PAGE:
It’s a given that body language influences how we are perceived by others and how we perceive other people. This not-so-subtle form of nonverbal communication is so powerful that it influences employment, high-powered business negotiations, wealth, politics and social standing.
Most of us are keen observers of body language, even when we aren’t consciously aware of it. Based on a quick scan, we make judgments about power, attitude, strength and self-confidence. We decide in moments if a person is friendly and approachable or cold and remote.
Open vs. Closed Body Positions
In simple terms, open positions that take up space indicate power and confidence, while closed positions suggest just the opposite. For example, a stance with hands on hips or arms extended versus shoulders hunched, arms crossed or chin down.
This non-verbal form of communication isn’t limited to the realm of human beings. In the animal world, powerful alpha creatures assert their authority by making themselves look larger, while animals lower on the hierarchy of power display a closed appearance that makes them appear smaller. Even birds fluff up their feathers to look larger and more dominant.
Amy J. Cuddy, a social scientist at Harvard Business School, has studied body language extensively. Her research indicates that not only does the mind change the body, but the body can change the mind. According to Cuddy, even two minutes in a “power pose” brings about significant changes in how we feel about ourselves.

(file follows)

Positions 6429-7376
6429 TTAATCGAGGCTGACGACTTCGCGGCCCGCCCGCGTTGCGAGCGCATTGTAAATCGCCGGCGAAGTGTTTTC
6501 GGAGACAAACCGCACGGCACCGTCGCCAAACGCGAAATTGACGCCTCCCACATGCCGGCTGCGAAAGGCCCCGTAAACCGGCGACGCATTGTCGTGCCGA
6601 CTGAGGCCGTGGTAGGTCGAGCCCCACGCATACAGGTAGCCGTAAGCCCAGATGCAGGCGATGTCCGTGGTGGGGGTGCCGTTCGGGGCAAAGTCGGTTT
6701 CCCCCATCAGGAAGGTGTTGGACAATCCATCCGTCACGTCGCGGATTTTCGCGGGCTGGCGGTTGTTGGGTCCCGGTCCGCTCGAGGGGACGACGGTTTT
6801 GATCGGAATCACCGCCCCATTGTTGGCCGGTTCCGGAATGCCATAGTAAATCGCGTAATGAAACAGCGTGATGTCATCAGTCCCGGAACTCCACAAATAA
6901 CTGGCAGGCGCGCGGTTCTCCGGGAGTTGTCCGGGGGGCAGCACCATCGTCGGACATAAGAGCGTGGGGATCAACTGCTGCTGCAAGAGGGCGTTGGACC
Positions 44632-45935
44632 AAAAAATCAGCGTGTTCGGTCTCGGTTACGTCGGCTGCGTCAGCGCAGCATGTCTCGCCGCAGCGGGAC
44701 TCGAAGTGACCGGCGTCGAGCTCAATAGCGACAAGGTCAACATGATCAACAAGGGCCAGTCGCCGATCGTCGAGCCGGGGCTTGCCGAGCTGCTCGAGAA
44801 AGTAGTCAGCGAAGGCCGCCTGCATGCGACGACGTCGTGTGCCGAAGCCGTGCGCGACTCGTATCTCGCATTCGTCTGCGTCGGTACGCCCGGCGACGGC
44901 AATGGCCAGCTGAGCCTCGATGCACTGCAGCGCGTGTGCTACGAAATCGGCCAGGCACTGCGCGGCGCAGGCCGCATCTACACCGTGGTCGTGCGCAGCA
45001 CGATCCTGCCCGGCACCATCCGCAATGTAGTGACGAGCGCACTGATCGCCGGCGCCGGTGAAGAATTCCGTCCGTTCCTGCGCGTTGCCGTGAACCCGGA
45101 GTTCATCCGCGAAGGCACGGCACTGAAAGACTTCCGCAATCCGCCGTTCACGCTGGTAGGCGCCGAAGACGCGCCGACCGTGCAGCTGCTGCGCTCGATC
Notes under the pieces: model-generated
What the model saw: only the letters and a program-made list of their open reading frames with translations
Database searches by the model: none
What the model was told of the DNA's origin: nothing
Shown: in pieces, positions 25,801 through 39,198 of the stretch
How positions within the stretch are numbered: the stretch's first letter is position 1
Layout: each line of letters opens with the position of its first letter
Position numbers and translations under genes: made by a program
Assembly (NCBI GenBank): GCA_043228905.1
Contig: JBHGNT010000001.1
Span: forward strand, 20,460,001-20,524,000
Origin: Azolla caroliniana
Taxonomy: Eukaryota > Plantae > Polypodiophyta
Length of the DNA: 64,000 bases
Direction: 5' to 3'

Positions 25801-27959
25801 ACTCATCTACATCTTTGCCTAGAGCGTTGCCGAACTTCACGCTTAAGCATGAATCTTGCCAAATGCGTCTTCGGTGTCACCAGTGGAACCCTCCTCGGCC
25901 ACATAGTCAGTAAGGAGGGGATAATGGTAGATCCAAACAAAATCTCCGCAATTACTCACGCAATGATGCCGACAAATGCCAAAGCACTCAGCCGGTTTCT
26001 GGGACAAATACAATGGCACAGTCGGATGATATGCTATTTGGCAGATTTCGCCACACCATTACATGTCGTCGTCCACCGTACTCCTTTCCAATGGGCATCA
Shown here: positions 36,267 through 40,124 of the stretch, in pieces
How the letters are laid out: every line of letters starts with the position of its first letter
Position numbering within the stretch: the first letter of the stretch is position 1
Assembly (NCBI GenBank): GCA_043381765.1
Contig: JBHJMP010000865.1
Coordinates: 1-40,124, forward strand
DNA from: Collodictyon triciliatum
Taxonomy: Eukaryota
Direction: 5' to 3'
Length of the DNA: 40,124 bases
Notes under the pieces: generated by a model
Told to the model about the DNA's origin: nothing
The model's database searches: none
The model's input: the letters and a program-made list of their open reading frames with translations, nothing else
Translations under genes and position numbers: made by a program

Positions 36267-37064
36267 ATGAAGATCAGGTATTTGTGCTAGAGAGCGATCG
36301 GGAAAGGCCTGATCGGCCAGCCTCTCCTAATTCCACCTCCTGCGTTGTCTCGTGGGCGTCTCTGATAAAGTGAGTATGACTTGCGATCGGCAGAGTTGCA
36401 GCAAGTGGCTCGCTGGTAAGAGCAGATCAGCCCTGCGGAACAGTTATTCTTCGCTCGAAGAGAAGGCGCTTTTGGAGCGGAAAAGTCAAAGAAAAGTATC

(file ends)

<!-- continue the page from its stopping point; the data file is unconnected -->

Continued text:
Even more surprising, this small tweak in nonverbal communication influences us on a physiological, hormonal level. Saliva tests of students who dedicated two minutes to power posing resulted in increases in testosterone, a hormone associated with dominance and power; and reductions in cortisol, a hormone associated with high levels of stress. The opposite was true for students who assumed a closed, submissive position; saliva tests revealed a reduction in testosterone and a marked increase in cortisol. 
'Fake it Until You Become It'
Dr. Cuddy acknowledges that this is a “fake it until you make it” deal for people who say power posing makes them feel like imposters; and moreover, it’s normal and perfectly okay to feel that initial sense of not belonging. She encourages people to, “Fake it until you become it.” If you pretend to feel more confident, you will feel more confident. If you act optimistic, you become optimistic. It gets easier with practice and soon feels perfectly natural. 
Give it a try and see what happens. No audience is required for practicing, and you may find that two minutes spent power posing in the elevator or the bathroom is enough to make powerful changes in your self-perception.